Williamsport, Indiana

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Williamsport is a town in Washington Township, Warren County, Indiana, United States. The population was 1,935 at the 2000 census.[3] The city is the county seat of Warren County.[4] It is home to Williamsport Falls, the highest waterfall in the state.



Williamsport was platted by (and named for) William Harrison on December 11, 1828,[5] on the south end of the eastern fractional part of the northeast quarter of section 11, township 21, range 8. Harrison was the first to occupy the town in the fall of 1828, building a log house at the east end of Main Street near the river, and operated a ferry crossing there for several years. Though located on the opposite side of the river from the Wabash and Erie Canal, Williamsport sought to draw shipping traffic by constructing a short cut-off canal. Finished around 1852, the project led to the nickname "Side-Cut City".

Williamsport became the county seat in June 1829, taking the title away from short-lived Warrenton. Its post office was the first in the county and has operated since September 28, 1829. The town was incorporated in March 1854, at which time its population was 552.[6]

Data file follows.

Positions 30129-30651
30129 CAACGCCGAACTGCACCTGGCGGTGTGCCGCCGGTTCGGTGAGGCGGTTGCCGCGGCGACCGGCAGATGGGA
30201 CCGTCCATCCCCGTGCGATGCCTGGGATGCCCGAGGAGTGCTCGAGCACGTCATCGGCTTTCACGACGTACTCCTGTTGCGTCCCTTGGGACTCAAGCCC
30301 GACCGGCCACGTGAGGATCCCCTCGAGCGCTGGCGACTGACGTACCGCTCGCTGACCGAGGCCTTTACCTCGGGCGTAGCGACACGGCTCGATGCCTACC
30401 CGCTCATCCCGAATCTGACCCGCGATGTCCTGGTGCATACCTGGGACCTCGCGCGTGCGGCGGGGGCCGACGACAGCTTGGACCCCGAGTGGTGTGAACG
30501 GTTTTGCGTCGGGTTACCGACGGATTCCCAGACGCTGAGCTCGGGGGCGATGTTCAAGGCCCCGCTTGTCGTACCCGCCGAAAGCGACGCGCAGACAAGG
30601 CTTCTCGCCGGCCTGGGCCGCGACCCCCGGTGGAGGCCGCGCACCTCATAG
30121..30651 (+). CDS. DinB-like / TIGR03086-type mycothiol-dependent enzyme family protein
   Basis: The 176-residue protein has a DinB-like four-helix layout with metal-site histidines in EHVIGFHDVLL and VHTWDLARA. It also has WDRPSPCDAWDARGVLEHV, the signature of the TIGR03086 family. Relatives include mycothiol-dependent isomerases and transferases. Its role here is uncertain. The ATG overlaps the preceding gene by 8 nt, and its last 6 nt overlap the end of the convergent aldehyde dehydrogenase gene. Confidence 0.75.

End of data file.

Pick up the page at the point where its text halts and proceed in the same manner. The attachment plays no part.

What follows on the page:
James Frank Hanly, who was the Governor of Indiana from 1905 to 1909, lived and practiced law here from 1879 to 1896; he is buried at Hillside Cemetery, on the northeast side of town.

The Williamsport-Washington Township Public Library opened in 1917 as a Carnegie library, and moved to a new facility in 2002.

Historic Places

The Williamsport Presbyterian Church at 15 Fall Street, built in 1889, appears on the Indiana Register of Historic Sites and Structures. It was closed in 1964 and stood vacant until 1991, when a non-profit corporation was set up to support the restoration effort. It was listed in 1998 after having received a new slate roof and other repairs. The building contains the original stained glass windows, bell, pulpit, and pews.

The "Tower House" can be found at 303 Lincoln Street and was constructed in 1845. The house was nicknamed due to its 3 story tower on the northeast corner of the building. The house was originally constructed as a mirrored twin; the twin house was destroyed by a fire in the 1990s. The house has changed from its original construction. An enclosed front porch and side porch has been retooled to serve as the current family's kitchen area. The house originally contained two large rooms upstairs, and three rooms downstairs. What appears to be the summer kitchen and original carriage house still stand. The house now has five bedrooms, one bath upstairs and seven rooms, an enclosed porch, and a bath downstairs.

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